National IPA Day has returned! While American IPAs are an undoubtedly classic style, the drinking public’s tastes have changed, so the style continues to evolve. Whether its hazy and juicy IPAS, new and experimental hop styles and formats or simply a new adjunct added to these hoppy beers, remember that this day is all about the exploration of the style that keeps moving craft beer forward.
For the person who has tried everything: IPA Day is a great day to remember the classic beers that turned heads in the first place. Remember that Dogfish Head’s90 Minute IPA (9.0% ABV – technically an Imperial IPA) and 60 Minute IPA (6.0% ABV were innovations that made the bitterness of IPAs palatable to those casual drinkers who had not yet experienced craft beer. Owner Sam Calagione’s experimentation with continually hopping a beer (hence the numbers) led him to these IPAs that express the citrusy and pungent aromas without the bitter bite that many other IPAs had at the time.
For the person who doesn’t like IPAs: While not everyone loves IPAs, but hopefully the spirit of experimentation is strong on this hoppy holiday. In that case, the use of lighter malts, its grapefruit character, and subtle dryness of Coppertail Brewing’sFree Dive IPA (5.9% ABV) can appeal to even the most ardent anti-IPA drinker. If more convincing is needed, try Free Dive with spicy shrimp, Indian curry, or ceviche.
For the die-hard IPA fan: For the drinker that’s had them all, and has a locked-in favorite, it’s rewarding to remember that even the “hops in my veins” drinker started somewhere. In this case, enjoying the strong caramel malt presences and hop-forward pine and citrus of Swamp Head Brewery’sBig Nose IPA (7.3% ABV) can bring back memories of a time when a favorite local IPA just hit the spot. Gainesville’s first craft brewery’s Big Nose IPA still holds up – strong hoppy aroma that follows through into the finish along with plenty of malty sweetness to balance the bitterness.
For the person who loves hops not alcohol: For those who want the hoppiness of an IPA but for one reason or another choose not to drink the alcohol, a beer like Lagunitas’s IPNA (non-alcoholic) illustrates the great taste of a classic IPA with none of the alcohol. While the beer has 0% alcohol by volume, it maintains both the malt and the hops of a traditional IPA.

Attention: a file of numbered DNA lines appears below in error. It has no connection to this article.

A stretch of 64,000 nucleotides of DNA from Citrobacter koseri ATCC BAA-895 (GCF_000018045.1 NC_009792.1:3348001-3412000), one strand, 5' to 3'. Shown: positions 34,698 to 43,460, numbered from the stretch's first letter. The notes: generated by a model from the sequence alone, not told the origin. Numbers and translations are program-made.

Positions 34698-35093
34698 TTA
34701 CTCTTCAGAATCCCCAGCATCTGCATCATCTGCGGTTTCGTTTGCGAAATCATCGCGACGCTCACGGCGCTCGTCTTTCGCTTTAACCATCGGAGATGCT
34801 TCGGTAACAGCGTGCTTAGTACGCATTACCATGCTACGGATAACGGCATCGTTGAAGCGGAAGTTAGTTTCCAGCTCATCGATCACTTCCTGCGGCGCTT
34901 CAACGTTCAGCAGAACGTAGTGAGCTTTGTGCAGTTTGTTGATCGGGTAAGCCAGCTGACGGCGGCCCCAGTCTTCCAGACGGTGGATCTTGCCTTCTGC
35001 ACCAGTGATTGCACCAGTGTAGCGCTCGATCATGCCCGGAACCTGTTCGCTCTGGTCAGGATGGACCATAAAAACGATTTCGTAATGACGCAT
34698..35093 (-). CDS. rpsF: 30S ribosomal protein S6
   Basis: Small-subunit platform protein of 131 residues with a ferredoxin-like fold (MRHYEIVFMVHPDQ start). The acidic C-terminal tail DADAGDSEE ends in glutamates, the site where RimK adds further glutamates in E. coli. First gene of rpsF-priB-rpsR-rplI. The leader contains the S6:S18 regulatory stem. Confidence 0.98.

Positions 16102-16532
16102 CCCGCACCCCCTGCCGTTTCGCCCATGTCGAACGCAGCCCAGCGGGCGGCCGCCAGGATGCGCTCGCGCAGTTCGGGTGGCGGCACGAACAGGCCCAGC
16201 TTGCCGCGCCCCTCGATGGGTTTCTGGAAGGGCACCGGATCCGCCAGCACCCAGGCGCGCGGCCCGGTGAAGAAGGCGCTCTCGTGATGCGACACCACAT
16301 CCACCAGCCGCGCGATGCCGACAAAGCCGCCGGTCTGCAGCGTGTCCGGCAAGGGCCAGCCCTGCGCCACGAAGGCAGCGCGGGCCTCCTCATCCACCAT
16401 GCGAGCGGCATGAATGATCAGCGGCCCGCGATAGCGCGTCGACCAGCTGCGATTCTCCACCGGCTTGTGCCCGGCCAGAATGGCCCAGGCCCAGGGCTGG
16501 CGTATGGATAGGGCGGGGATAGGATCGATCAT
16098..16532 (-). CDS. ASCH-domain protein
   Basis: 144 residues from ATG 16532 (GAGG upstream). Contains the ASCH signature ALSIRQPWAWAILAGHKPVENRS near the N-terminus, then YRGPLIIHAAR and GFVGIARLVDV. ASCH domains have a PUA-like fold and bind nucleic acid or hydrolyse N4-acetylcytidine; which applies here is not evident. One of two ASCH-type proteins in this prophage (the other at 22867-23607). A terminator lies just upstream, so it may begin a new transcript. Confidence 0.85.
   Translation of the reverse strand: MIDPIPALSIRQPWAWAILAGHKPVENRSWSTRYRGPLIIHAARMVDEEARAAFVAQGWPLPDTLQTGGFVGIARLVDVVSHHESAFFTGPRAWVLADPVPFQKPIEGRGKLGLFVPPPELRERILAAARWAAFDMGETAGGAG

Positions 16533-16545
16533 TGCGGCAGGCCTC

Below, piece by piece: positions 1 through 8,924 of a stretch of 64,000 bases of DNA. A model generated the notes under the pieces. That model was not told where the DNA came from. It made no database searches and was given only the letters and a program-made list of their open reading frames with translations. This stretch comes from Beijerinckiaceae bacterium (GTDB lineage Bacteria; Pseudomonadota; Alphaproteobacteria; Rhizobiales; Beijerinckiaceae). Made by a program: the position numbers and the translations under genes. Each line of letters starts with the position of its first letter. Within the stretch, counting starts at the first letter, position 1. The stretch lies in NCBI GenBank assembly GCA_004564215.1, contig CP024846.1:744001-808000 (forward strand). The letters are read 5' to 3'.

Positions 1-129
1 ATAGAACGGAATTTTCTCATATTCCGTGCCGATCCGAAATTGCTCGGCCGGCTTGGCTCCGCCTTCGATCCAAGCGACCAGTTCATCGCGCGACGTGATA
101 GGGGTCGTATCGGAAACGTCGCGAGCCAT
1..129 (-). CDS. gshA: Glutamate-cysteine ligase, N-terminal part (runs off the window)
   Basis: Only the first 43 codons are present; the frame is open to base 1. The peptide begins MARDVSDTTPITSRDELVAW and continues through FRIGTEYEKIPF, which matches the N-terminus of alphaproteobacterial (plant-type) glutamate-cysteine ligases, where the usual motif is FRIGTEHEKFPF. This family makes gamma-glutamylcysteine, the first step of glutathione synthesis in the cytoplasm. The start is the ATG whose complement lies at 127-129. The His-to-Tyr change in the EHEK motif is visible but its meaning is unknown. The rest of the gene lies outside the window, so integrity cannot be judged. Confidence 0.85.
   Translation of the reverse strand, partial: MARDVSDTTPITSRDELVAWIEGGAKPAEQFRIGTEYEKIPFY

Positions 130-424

For the person wondering about hazy IPAs: Some beer fans don’t like the bitterness present in traditional IPAs and pass up the entire category. That can be a mistake as hazy IPAs are here to offer something different. While many of these beers are unfiltered, hence the “hazy” moniker, they are also made differently than traditional IPAs and tend to express the fruity character of hoppy beer without all of the customary bitterness. Sierra Nevada Brewing’s Hazy Little Thing IPA (6.7% ABV) is just such a beer – the brewery brags that they “package Hazy Little Thing in all its raw glory: unfiltered, unprocessed, straight from the tanks and into the can.”
Whatever your hoppy persuasion or whichever category you fall into on IPA Day, it’s a great day to try something new and discover your next favorite beer. Click over to our Beer Finder page and discover where these beers are available near you.
International Stout Day has been a hallmark of November for the last seven years, the same way that IPA Day has become a big part of August each year. These “beer holidays” are a great day to branch out and try something new, something you may not have tried otherwise.
Be careful, and do not underestimate stouts – they can carry a larger alcohol presence, depending on which style of stout the brewer decides to brew. Even the beers listed in this article begin at 5.2% ABV and rise all the way up to 10.2% ABV – so drink slowly and share with friends, if you like. Or if sharing a bottle is not an option, bring enough for the whole party.